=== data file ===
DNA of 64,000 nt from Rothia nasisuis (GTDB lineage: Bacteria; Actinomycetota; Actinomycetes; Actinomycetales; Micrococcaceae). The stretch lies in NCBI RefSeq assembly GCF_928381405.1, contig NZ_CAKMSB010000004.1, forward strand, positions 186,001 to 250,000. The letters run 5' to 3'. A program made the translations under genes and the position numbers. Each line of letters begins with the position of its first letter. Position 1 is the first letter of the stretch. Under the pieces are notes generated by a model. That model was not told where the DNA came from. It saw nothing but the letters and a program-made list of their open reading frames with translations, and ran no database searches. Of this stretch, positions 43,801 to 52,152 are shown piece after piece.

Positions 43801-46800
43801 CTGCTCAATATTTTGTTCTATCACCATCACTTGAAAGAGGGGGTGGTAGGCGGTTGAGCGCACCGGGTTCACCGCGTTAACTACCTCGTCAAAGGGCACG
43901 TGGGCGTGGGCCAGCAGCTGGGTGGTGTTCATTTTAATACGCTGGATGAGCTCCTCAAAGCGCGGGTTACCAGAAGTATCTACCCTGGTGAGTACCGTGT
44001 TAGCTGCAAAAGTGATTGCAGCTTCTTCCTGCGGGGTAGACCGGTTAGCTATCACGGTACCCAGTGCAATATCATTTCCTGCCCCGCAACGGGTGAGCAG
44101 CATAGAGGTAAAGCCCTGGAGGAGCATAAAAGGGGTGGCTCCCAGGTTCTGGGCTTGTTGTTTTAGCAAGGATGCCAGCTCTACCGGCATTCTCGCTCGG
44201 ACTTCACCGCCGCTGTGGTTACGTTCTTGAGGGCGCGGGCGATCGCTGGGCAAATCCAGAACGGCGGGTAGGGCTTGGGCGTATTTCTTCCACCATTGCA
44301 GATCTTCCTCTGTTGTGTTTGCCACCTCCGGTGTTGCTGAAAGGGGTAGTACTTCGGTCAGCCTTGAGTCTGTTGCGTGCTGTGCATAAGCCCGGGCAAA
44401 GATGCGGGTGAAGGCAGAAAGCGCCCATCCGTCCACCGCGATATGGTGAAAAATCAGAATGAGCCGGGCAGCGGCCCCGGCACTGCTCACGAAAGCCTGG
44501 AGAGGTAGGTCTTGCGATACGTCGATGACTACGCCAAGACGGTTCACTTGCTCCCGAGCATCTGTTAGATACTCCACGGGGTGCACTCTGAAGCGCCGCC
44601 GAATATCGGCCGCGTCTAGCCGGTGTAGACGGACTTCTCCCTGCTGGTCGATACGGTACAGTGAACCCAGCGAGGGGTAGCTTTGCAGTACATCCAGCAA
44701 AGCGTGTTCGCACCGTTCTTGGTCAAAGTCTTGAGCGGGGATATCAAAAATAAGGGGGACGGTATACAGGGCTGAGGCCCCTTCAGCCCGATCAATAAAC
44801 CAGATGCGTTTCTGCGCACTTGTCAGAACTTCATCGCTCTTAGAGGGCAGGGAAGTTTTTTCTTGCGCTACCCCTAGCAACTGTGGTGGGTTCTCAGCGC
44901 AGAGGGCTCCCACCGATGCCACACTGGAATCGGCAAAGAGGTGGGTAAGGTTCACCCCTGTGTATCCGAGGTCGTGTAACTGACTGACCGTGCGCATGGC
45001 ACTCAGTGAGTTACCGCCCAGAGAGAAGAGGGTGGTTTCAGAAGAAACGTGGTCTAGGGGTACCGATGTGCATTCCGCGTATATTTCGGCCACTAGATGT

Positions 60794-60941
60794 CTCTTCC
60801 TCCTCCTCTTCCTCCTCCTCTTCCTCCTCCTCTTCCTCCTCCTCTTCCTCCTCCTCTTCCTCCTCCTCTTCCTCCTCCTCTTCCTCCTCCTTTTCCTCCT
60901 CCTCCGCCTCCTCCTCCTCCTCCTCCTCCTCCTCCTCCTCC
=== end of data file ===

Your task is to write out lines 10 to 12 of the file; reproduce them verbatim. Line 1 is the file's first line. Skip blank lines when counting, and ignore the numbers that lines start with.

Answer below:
44501 AGAGGTAGGTCTTGCGATACGTCGATGACTACGCCAAGACGGTTCACTTGCTCCCGAGCATCTGTTAGATACTCCACGGGGTGCACTCTGAAGCGCCGCC
44601 GAATATCGGCCGCGTCTAGCCGGTGTAGACGGACTTCTCCCTGCTGGTCGATACGGTACAGTGAACCCAGCGAGGGGTAGCTTTGCAGTACATCCAGCAA
44701 AGCGTGTTCGCACCGTTCTTGGTCAAAGTCTTGAGCGGGGATATCAAAAATAAGGGGGACGGTATACAGGGCTGAGGCCCCTTCAGCCCGATCAATAAAC